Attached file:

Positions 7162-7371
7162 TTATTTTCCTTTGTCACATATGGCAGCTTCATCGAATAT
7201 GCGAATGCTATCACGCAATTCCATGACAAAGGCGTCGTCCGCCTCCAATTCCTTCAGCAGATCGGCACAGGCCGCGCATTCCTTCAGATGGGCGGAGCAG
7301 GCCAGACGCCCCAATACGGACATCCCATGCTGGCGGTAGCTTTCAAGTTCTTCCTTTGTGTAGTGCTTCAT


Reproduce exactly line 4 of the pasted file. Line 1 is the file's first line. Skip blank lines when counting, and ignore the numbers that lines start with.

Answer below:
7301 GCCAGACGCCCCAATACGGACATCCCATGCTGGCGGTAGCTTTCAAGTTCTTCCTTTGTGTAGTGCTTCAT